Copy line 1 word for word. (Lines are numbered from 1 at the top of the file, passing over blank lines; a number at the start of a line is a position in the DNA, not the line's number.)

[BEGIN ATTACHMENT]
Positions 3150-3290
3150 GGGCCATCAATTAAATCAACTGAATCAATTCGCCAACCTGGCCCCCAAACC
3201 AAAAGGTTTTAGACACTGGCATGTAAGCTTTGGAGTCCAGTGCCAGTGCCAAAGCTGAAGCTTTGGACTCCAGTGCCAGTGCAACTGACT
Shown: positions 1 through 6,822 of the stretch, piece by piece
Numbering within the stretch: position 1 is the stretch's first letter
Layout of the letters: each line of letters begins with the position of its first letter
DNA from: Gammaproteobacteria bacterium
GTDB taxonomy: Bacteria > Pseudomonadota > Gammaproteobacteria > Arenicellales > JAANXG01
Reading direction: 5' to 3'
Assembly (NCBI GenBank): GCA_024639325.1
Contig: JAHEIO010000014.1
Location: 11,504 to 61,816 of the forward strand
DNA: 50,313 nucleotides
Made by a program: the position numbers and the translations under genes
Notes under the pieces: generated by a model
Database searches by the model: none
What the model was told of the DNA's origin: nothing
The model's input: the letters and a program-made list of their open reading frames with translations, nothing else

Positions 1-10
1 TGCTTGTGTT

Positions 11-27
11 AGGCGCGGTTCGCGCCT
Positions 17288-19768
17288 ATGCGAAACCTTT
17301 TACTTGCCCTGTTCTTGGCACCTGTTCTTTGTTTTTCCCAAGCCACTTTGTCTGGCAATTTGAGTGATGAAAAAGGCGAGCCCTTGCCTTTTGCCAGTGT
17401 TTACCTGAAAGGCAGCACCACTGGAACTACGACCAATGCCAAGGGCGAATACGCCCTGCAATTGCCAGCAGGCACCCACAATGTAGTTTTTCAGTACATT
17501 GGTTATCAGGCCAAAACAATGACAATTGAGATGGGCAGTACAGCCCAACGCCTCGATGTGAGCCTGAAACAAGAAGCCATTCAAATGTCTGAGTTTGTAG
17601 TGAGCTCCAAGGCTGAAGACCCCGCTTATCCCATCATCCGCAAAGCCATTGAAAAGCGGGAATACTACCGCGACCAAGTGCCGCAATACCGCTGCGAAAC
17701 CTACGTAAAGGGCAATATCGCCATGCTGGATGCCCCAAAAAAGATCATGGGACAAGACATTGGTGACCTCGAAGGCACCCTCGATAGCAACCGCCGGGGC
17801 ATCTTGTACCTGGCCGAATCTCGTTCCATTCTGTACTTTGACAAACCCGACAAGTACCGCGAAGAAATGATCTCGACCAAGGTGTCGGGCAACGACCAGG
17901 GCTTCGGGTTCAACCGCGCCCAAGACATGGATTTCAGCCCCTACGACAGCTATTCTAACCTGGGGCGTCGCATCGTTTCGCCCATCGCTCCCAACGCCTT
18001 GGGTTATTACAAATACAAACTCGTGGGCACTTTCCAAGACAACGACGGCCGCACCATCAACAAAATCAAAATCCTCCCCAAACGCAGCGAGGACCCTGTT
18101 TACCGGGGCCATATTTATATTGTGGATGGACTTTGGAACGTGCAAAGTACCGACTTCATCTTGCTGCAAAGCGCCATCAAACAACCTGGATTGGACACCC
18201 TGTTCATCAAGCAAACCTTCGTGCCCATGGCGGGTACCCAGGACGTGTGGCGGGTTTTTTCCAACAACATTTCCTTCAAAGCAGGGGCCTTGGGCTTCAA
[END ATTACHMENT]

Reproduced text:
Positions 3150-3290